The Treasury has been urged to take a long-term view of any demands for efficiency savings in the forthcoming Spending Review, with the National Audit Office calling on the finance ministry to “recognise the tendency of its arrangements to focus on the short term”.
In a document examining the lessons from previous government efficiency drives ahead of the multi-year spending exercise planned for this year, the NAO said the review represents an “opportunity to set a medium-term approach for spending across government”.
Gareth Davies, the head of the watchdog, said that "it is inevitable that government is now focusing on efficiency”, given the huge impact of Covid-19 on public finances.
Chancellor Rishi Sunak has already warned that departmental budgets will be tight in the forthcoming exercise. Davies added: “As it prepares for the Spending Review, it will be important for government to apply the learning set out in this report drawn from its previous successes and failures in increasing efficiency.”
Among a series of recommendations for how the government can increase efficiency – defined as trying to achieve the same or better outcomes with fewer resources – was the call for the Treasury to take a longer-term view.
“The Treasury should recognise the tendency of its arrangements to focus on the short term and consider how its current efficiency programme accommodates long-term efficiency plans," the report said.
"This means challenging departments on whether they have considered long-term benefits of allocating resources to different activities, such as preventative measures, and working with departments to consider whether planned efficiencies will endure beyond the Spending Review period or if they may inadvertently increase other costs in the future.”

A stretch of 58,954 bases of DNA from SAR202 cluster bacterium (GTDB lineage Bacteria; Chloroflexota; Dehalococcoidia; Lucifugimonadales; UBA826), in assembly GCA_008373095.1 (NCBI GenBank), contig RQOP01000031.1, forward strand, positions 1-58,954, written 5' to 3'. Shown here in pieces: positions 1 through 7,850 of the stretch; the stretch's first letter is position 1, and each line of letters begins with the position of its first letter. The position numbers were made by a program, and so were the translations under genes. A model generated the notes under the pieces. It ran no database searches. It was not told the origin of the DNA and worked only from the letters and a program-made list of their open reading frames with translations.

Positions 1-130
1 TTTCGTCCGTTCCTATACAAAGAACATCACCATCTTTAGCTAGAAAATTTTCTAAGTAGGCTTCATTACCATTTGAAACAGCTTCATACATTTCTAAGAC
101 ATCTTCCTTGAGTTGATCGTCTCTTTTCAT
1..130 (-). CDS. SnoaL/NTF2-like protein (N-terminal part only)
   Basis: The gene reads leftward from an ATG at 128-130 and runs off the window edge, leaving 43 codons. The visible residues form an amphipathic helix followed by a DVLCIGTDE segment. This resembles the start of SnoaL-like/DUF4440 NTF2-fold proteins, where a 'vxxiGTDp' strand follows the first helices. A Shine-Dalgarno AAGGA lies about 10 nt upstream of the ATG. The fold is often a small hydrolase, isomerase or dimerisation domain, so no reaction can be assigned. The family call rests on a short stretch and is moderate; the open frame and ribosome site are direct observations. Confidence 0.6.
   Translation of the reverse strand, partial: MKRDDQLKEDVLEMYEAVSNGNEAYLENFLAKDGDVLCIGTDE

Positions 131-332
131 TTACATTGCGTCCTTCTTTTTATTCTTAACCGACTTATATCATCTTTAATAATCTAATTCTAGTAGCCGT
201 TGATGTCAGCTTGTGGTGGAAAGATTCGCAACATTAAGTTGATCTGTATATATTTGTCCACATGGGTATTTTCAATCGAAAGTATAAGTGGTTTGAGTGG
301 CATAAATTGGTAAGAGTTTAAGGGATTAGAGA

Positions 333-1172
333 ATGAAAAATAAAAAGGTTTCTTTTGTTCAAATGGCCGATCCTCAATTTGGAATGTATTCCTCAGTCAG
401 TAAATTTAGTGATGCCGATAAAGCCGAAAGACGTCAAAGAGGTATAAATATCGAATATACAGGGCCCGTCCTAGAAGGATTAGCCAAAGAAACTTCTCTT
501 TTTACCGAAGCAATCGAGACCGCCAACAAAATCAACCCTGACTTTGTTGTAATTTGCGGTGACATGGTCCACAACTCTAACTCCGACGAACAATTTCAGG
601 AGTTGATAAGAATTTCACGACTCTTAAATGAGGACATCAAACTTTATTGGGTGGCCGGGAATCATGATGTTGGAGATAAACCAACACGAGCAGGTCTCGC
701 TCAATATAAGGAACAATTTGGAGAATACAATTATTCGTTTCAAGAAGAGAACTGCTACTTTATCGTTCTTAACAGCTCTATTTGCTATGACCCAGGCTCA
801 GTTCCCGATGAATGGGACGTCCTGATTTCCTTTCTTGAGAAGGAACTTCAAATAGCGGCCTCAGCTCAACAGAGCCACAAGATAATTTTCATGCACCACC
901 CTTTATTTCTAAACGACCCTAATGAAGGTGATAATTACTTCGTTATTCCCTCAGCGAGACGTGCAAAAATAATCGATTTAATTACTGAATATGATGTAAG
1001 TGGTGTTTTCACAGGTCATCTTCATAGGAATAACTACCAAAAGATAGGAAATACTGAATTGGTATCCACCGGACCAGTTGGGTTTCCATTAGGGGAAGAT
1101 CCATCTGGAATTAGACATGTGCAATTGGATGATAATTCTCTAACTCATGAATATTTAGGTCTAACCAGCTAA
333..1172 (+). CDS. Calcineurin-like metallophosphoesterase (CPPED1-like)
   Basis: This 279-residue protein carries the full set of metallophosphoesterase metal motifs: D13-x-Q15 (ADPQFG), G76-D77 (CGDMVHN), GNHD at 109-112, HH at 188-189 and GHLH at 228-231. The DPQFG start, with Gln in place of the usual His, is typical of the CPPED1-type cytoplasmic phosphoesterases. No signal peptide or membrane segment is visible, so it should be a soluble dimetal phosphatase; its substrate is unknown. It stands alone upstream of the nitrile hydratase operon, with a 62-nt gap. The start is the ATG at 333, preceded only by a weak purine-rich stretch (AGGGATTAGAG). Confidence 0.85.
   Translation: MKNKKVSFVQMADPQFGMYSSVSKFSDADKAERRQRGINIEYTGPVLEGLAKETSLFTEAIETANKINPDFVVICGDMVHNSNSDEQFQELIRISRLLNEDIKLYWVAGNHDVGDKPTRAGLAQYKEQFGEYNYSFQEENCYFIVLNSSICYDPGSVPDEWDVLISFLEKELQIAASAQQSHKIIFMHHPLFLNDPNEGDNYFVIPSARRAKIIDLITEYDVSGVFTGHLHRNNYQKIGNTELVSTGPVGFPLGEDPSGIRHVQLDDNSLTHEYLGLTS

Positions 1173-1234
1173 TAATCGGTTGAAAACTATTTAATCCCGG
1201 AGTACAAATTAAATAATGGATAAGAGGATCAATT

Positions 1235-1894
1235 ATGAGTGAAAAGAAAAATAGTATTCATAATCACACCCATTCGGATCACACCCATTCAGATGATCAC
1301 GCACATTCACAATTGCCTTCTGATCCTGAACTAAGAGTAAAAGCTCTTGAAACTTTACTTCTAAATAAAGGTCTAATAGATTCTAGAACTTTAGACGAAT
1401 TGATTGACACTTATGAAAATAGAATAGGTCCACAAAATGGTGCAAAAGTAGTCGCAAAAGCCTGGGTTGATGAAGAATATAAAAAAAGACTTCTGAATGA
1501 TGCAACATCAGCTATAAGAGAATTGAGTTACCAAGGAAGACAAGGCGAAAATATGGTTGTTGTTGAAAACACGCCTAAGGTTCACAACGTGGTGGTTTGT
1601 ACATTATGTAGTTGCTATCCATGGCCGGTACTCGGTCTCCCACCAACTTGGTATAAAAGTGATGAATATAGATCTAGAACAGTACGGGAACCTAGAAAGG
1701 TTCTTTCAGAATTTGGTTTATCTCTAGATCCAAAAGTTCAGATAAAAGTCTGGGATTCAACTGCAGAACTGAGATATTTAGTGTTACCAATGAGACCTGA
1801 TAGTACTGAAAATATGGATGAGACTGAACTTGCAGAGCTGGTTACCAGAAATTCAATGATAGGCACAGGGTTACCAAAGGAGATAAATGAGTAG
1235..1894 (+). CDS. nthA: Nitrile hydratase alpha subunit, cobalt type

A series of other recommendations also called on departments and the Treasury to plan any forthcoming efficiency drive carefully, and “consider the risk that efficiency plans reduce resilience to deal with unforeseen pressures” in light of the Covid-19 pandemic.
“Before the pandemic, we often saw departments operating in ‘firefighting mode’, reacting in an unplanned and uncoordinated way to problems as they arose and surviving from day to day," the NAO said.
“This means they do not have the time or resources to anticipate, plan or prepare for unexpected issues or areas of uncertainty to build better ways of operating that would make government more resilient to changes in demand, including any unanticipated emergencies.”
Some departments may plan efficiency gains based on operating with less spare capacity, or with fewer people, that could present “a greater risk of service delivery failure in emergency or unplanned situations”, according to the auditors.
As a result, departments are urged to “consider what they have learned about risk and resilience when forming their efficiency plans in the coming months”.
Assess the impact of cuts
Individual ministries must also assess the likelihood that efficiency savings will lead to service cuts “on the things that the end users of services value”.
When this can’t be determined, departments “should at least be fully transparent about where their uncertainties lie and monitor them closely”, the report urged.
It also told the Treasury to provide a cross-government perspective” to identify potential consequences for citizens that departments have missed", including the cumulative risk to different groups in the population from the collective efficiency plans across government.